A two-hour exam will take place on a date set by the University.
In order to pass this course, students must obtain a minimum of 40% in both the coursework (combined marks for tutorial work and essay) and the exam.
||Students will be invited to submit course essay plans for comments and discussion two weeks before the essay is due; this counts as the course's formative feedback/feed-forward event.
||Hours & Minutes
|Main Exam Diet S2 (April/May)||2:00|
|Resit Exam Diet (August)||2:00|
On completion of this course, the student will be able to:
- Outline the main beliefs and practices of the religious traditions studied.
- Demonstrate an awareness of the historical development of the traditions, and their variations across different times and places.
- Make historical and contemporary connections between the traditions with sensitivity to time and place.
- Acquire competence in basic historiographical and philosophical methods in the study of religion.
- Show an understanding of the complex relationships of religion, culture, and language.
Satlow, Michael L. Creating Judaism: History, Tradition, Practice. Columbia University Press, 2006.
Scheindlin, Raymond P. A Short History of the Jewish People: From Legendary Times to Modern Statehood. Oxford University Press, 2000.
Efron, John M.; Weitzman, Steven,; Lehmann, Matthias B. Second edition. The Jews: A History. Pearson, 2014.
Solomon, Norman. Judaism: A Very Short Introduction. Second Edition. Oxford, 2014.
Leaman, Oliver. Judaism: An Introduction. I. B. Tauris, 2011.
Trepp, Leo. A History of the Jewish Experience. Behrman House, 2006.
Segal, Eliezer. Introducing Judaism. Routledge, 2008.
de Lange, Nicolas. An Introduction to Judaism. Cambridge, 2000.
Neusner, Jacob. The Way of Torah: An Introduction to Judaism. Seventh Edition. Wadsworth, 2004.
Fishbane, Michael. Judaism: Revelation and Traditions. HarperOne, 1987.
Mansoor, Menahem. Jewish History and Thought: An Introduction. KTAV, 1991.
Holtz, Barry. Back to the Sources. Simon & Schuster, 1986
Wright, Melanie. Studying Judaism: The Critical Issues. Bloomsbury, 2012.
Alexander, Philip S., ed. Textual Sources for the Study of Judaism. Chicago: University of Chicago Press, 1984.
Chazan, Robert, ed. Church, State, and Jew in the Middle Ages. West Orange, NJ: Behrman House, 1980.
Hallo, William W., David Ruderman, and Michael Stanislawski, eds. Heritage: Civilization and the Jews Source Reader. New York: Praeger, 1984.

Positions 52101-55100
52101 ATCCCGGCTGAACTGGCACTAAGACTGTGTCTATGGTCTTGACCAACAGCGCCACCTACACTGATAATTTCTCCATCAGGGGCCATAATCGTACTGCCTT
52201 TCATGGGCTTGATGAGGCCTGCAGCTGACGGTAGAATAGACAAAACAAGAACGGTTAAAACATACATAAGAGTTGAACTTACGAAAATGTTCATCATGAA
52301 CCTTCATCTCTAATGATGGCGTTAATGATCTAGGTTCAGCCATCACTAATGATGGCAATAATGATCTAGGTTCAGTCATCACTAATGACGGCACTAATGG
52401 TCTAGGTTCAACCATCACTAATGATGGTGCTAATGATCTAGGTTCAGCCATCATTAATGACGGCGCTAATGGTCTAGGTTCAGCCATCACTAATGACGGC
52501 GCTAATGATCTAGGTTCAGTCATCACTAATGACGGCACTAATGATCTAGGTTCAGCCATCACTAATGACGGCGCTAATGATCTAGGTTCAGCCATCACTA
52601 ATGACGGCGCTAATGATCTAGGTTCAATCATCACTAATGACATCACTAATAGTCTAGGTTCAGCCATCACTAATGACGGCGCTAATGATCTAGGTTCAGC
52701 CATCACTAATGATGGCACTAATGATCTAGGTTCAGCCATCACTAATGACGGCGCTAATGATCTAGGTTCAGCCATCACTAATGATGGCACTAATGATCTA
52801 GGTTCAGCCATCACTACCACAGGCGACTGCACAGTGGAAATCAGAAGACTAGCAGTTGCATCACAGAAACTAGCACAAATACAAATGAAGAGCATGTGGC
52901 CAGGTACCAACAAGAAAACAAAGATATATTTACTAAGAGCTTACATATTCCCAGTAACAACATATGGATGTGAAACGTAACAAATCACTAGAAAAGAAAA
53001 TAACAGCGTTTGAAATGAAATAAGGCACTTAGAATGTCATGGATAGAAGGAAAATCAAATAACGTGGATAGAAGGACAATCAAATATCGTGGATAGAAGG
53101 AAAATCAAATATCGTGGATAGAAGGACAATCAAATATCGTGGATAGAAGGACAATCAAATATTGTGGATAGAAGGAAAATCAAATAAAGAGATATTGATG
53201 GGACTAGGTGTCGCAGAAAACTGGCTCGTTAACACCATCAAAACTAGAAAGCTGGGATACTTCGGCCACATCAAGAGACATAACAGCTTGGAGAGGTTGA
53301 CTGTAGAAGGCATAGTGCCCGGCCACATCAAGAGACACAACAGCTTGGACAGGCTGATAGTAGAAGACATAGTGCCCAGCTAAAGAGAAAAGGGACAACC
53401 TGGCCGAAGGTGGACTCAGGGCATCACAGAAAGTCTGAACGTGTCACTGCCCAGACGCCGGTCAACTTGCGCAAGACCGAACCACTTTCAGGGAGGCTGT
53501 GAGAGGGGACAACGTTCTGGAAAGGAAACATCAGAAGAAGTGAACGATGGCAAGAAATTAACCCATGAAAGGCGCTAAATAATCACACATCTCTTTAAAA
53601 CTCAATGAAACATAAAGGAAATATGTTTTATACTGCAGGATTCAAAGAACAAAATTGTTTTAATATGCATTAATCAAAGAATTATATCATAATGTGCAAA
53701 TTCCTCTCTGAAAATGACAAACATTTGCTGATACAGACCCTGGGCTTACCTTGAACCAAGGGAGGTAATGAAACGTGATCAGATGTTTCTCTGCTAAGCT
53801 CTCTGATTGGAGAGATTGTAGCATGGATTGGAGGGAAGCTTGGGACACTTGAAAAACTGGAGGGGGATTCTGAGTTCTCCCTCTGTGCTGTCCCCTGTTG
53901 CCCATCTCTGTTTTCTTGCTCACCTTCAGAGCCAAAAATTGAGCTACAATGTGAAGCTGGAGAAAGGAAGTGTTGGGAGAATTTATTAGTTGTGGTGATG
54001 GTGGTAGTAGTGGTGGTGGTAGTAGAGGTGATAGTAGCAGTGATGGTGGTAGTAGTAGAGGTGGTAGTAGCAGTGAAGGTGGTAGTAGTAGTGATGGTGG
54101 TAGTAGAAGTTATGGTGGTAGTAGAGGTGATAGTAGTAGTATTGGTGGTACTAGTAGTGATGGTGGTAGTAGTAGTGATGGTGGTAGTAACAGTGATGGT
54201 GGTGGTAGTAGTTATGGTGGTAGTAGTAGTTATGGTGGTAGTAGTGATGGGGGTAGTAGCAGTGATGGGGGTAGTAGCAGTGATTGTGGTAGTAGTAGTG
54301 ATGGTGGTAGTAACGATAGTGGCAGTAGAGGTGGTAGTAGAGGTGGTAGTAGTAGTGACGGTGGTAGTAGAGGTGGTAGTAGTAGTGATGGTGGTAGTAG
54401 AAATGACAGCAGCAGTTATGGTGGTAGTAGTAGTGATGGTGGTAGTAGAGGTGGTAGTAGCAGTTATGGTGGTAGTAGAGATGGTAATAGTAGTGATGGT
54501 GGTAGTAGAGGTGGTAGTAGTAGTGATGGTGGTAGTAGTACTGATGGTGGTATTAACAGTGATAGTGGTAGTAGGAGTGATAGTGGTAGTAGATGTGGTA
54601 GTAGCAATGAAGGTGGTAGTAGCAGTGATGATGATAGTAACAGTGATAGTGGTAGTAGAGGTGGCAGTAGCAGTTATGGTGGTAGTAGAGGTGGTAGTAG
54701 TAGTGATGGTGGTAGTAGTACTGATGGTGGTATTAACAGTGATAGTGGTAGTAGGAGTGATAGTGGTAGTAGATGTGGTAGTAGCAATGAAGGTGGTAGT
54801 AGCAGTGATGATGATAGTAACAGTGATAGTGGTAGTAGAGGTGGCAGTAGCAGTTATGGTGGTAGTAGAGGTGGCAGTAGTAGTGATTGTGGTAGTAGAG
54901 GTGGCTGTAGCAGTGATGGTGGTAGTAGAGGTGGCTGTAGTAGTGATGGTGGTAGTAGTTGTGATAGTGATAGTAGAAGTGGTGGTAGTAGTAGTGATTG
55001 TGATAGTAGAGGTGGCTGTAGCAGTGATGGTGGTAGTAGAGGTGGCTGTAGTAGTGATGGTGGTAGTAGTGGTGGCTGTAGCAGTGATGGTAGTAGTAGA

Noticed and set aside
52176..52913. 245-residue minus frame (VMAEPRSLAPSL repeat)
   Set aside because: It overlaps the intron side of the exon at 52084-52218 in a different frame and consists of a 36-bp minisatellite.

Kecia Ali, Sexual Ethics and Islam: Feminist Reflections on Qur┐an, Hadith and Jurisprudence, (Oxford: Oneworld, 2006).
Daniel Brown, A New Introduction to Islam (Wiley Blackwell, 2018).
Jonathan Brown, Muhammad: A Very Short Introduction, (Oxford: OUP, 2011).
Frederick Denny, Introduction to Islam
Carl Ernst, Following Muhammad
Roxanne Euben, Enemy in the Mirror: Islamic Fundamentalism and the Limits of Modern Rationalism, (Princeton: Princeton University Press, 1999).
Saba Mahmood, ┐Religious Reason and Secular Affect: An Incommensurable Divide?┐ in Talal Asad et al (eds.), Is Critique Secular? Blasphemy, Injury and Free Speech, (Berkeley: University of California Press, 2009).
Ingrid Mattson, The Story of the Quran, (Oxford: Blackwell, 2013),
Seyyed Hossein Nasr, Islamic Art and Spirituality, (Albany : State University of New York Press. 1987).
Ibn Rushd (Averroes), The Book of the Decisive Treatise Determining the Connection between the Law and Wisdom & Epistle Dedicatory (tr. Charles Butterworth) (Provo, Utah: Brigham Young University Press, 2001
Michael Sells, Approaching the Qur┐┐n, (Ashland: White Cloud Press, 2007).
Amina Wadud, Qur┐an and Woman: Rereading the Sacred text from a Woman┐s Perspective, (Oxford: OUP, 1999)
|Graduate Attributes and Skills
||- Collect and synthesise evidence from a wide range of primary and secondary sources applicable to the study of religion;
- Evaluate and critique the work of scholars who have studied religions, both in the contemporary period and in the history of the discipline;
- Formulate questions emerging from the study of religions and structure an argument to express resolutions to the questions critically and analytically.
- Read and interpret a range of different sources for the study of religions within their historical, social and theoretical contexts and be able to differentiate primary from secondary sources.
- Formulate, investigate and discuss questions informed by Religious Studies methodologies (these include anthropology, cognitive studies, cultural history, ethnography, post-colonial studies and sociology);
- Engage and draw on an understanding of religious traditions and cultures to inform the approach taken when dealing with views different from one's own;
- Analyse and explain how cultural assumptions impact on the interpretation of religions;
- Express clearly ideas and arguments, both orally and in writing and in electronic media;
- Develop oral presentation and participation skills during seminars and group-work, and in written form through essays.
- Collaborate efficiently and productively with others in the process of learning and presenting conclusions - this includes those with a range of backgrounds and knowledge bases about religion, such as fellow-students, tutors and supervisors;
- Organise their own learning, manage workload and work to a timetable;
- Effectively plan, and possess the confidence to undertake and to present scholarly work that demonstrates an understanding of the aims, methods and theoretical considerations relevant to Religious Studies; and
- Work independently on the creation of essays using the standards current in the academic field of Religious Studies.
|Course organiser||Dr Hannah Holtschneider
Tel: (0131 6)50 8933
|Course secretary||Ms Katie Graham
Tel: (0131 6)50 8913